The Irish Times view on Tuam Mother and Baby Home: dignity in death
The decision to carry out a forensic examination has already brought comfort to survivors of the institution
The Government’s decision to undertake a forensic examination of the site at the former Mother and Baby Home in Tuam, Co Galway has already brought comfort to survivors of the Home and to relatives of children believed buried there. Photograph: Paul Faith/AFP/Getty Images
The Government’s decision to undertake a forensic examination of the site at the former mother-and-baby home in Tuam, Co Galway, is significant. The intention is to recover the children’s remains in so far as this is possible, their identification, and their respectful reburial. The decision has already brought comfort to survivors of the institution and to relatives of children believed buried there. It is also an acknowledgment by this State of the inherent right to dignity of those children and to a respect for them in death which it appears was altogether absent in their sad, brief lives.
Some are uneasy with the seemingly open-ended estimate of costs involved, ranging from between €6 million to over double that at €13 million. That can be put into some perspective when it is realised that €17 million has been set aside for a necessary refurbishment of the roof at Pearse railway station in Dublin. One would expect those buried children, their identification, reburial and preservation in memory, is a more worthy aspiration than restoration of a railway station roof.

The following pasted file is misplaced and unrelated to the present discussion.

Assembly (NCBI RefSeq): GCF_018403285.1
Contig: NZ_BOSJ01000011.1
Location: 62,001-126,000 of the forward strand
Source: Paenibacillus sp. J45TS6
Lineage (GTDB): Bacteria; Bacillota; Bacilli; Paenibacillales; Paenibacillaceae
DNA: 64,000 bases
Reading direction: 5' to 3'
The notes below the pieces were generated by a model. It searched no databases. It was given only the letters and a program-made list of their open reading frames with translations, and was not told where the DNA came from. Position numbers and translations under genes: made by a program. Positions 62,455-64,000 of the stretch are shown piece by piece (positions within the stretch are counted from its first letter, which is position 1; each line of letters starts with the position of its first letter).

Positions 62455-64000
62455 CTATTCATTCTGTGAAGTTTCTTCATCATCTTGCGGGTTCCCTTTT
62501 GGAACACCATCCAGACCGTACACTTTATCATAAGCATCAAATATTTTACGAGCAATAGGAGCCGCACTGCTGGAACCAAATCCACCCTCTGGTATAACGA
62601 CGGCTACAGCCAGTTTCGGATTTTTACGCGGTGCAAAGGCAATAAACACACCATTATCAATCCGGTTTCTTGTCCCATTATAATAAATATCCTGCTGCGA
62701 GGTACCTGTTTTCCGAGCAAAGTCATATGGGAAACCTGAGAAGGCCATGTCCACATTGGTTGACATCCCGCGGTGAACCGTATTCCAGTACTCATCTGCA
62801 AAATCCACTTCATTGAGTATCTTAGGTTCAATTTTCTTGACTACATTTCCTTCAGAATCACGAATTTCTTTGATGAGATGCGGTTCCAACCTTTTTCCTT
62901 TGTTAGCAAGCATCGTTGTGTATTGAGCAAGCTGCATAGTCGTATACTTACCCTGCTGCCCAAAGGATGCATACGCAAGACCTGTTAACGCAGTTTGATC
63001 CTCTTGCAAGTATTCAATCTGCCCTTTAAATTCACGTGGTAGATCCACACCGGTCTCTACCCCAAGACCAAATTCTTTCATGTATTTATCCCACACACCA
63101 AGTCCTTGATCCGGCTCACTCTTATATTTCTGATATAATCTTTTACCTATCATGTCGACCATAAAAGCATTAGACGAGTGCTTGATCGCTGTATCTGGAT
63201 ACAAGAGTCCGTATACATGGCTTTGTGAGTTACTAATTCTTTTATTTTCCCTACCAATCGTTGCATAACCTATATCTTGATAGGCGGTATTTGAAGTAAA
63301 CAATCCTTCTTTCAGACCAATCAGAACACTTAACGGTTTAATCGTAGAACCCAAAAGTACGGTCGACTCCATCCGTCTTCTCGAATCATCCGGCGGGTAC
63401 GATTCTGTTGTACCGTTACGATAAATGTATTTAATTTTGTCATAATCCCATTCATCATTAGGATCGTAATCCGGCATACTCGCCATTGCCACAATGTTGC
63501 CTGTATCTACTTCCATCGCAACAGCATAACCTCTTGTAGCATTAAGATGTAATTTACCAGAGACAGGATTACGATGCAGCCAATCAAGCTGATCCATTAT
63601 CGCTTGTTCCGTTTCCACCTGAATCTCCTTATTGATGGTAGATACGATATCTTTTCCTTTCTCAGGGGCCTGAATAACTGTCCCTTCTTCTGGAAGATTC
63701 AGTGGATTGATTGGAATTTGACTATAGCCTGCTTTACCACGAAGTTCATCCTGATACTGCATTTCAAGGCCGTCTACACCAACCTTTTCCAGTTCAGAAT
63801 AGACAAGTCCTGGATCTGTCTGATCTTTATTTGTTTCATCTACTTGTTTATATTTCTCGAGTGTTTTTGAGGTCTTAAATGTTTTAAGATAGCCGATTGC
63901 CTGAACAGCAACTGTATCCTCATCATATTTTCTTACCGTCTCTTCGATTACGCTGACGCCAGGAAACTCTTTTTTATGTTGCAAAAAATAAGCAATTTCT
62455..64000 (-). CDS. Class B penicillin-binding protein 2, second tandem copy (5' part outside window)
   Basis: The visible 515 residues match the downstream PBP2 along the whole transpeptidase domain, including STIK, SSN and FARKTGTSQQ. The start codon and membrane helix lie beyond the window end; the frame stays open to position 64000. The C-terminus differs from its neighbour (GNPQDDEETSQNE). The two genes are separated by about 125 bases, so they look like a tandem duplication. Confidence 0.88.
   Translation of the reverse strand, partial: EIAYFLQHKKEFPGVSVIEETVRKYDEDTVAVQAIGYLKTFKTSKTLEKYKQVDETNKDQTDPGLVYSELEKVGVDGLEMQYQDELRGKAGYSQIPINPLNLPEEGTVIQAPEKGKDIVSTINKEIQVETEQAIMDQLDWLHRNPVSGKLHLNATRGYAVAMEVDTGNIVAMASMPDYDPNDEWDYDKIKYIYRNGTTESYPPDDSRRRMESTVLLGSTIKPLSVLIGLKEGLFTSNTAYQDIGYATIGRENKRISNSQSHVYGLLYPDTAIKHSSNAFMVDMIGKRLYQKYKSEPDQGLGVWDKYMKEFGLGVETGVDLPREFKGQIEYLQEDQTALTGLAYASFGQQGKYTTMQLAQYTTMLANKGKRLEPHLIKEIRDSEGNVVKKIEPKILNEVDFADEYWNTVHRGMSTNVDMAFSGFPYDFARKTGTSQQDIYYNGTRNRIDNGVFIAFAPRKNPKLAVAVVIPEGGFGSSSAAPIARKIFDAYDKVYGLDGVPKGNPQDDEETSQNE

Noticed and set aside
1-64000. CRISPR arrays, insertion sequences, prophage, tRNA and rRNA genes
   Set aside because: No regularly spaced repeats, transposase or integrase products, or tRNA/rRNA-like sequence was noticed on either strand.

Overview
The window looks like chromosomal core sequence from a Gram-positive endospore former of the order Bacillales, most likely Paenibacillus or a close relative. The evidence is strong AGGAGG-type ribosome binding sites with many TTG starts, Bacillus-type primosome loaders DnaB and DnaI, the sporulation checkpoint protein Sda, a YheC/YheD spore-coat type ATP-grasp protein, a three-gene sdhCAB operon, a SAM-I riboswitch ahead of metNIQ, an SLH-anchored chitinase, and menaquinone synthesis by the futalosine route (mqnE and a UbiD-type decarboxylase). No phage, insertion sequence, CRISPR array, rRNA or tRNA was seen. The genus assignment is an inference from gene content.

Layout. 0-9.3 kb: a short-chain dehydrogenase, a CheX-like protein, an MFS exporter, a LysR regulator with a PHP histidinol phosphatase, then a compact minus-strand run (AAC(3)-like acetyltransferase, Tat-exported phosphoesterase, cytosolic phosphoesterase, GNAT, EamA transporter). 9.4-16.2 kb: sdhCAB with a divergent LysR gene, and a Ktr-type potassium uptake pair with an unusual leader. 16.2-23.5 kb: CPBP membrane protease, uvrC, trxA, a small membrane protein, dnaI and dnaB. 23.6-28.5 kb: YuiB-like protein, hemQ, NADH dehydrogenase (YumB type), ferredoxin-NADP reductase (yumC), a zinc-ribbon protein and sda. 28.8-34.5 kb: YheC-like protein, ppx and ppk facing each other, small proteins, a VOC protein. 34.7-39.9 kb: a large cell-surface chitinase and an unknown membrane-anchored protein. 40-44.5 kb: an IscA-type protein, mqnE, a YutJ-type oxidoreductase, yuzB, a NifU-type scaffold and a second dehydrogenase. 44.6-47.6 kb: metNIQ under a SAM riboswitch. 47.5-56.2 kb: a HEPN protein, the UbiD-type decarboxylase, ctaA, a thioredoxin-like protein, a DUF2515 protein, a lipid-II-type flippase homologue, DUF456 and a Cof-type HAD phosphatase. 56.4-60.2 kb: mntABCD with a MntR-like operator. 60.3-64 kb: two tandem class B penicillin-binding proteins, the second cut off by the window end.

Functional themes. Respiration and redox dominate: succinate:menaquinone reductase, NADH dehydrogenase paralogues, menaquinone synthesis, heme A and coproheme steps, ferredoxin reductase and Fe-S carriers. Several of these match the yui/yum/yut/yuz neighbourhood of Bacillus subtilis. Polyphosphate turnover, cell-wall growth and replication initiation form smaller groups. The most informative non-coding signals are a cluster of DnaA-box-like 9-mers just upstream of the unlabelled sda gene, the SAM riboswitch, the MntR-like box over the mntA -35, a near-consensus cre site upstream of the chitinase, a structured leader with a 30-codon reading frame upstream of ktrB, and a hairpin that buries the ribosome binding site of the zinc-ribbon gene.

Less acceptable is the €2.5 million fixed sum committed this week to the Tuam excavation costs by the Bon Secours sisters who ran the home. It was not spontaneous, but followed correspondence from Minister for Children Katherine Zappone. The amount has about it none of the State’s generosity of spirit towards these excavations and it is less than what Zappone sought. This may fit with a business approach that comes of being the largest provider of private healthcare in Ireland, as are the Bon Secours sisters. But it is hardly compatible with their mission of “care for the sick, the dying and their families within a Catholic ethos”.
Such a business approach would also appear less than consistent with a Catholic ethos which emphasises respect for the person from conception to natural death, and in death. It is striking that this would appear so with November on the horizon, a month when people traditionally remember the dead.